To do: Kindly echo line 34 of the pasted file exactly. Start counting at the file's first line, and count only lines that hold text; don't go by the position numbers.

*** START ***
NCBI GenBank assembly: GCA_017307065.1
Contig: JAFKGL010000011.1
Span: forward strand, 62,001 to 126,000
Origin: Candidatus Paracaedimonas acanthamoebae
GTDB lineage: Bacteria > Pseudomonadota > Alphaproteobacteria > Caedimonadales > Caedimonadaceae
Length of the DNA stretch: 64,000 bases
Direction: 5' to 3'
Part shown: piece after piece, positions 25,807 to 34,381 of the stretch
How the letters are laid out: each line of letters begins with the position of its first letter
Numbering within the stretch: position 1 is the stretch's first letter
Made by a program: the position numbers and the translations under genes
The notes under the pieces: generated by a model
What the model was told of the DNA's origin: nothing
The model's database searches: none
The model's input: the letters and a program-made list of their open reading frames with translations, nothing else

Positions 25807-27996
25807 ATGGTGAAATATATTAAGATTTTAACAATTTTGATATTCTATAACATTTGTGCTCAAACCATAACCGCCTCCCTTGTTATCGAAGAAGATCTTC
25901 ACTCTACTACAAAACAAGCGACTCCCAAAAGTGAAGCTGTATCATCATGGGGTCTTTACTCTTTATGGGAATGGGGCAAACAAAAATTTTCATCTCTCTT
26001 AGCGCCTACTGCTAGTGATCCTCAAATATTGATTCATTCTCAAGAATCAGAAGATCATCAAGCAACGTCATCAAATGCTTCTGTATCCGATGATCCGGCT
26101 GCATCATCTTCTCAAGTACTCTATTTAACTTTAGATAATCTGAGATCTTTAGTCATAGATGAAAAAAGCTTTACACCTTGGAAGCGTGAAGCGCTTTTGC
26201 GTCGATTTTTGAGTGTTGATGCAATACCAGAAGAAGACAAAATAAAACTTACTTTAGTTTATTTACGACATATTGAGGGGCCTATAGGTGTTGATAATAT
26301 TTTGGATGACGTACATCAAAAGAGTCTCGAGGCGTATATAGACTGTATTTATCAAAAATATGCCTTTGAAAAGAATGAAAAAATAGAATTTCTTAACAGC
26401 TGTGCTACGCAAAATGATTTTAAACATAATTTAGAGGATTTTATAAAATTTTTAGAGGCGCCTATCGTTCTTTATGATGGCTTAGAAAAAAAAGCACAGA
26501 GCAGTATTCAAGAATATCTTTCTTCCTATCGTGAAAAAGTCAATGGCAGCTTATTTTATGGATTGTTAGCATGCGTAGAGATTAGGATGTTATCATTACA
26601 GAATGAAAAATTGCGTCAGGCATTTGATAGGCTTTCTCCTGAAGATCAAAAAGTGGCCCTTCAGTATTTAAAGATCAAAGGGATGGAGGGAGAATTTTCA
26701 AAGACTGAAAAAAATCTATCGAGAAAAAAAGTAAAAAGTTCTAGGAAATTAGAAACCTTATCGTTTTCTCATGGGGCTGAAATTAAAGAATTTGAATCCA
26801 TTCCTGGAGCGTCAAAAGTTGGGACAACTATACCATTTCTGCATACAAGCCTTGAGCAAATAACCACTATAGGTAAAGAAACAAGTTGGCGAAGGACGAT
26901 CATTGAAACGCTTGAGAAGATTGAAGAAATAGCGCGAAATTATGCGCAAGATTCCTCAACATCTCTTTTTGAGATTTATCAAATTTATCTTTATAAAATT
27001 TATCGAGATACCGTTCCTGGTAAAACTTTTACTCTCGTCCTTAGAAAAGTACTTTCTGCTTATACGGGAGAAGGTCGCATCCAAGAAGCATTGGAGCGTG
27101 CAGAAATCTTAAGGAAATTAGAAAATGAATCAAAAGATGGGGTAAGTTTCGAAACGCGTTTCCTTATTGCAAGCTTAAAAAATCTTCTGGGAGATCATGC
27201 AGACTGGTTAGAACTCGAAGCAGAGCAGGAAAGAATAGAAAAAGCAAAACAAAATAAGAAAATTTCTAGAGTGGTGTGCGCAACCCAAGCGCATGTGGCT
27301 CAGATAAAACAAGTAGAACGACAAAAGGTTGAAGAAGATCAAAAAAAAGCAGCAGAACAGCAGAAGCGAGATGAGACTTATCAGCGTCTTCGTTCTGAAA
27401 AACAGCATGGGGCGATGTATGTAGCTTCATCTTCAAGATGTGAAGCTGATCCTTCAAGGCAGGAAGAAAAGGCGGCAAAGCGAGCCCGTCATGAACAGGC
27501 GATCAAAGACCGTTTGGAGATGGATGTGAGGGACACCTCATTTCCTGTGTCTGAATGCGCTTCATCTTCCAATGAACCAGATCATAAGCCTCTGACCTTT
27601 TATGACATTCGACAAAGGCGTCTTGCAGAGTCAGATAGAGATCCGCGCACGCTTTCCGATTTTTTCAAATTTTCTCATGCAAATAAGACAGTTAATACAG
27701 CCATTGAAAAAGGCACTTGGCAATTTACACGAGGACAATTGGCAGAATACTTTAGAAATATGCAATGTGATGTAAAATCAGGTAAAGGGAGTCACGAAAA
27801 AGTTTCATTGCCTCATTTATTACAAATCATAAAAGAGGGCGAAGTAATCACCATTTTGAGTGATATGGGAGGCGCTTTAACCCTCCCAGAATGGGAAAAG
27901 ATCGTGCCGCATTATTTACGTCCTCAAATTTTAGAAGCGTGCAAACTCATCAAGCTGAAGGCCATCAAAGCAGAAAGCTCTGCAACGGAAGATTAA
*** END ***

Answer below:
27501 GATCAAAGACCGTTTGGAGATGGATGTGAGGGACACCTCATTTCCTGTGTCTGAATGCGCTTCATCTTCCAATGAACCAGATCATAAGCCTCTGACCTTT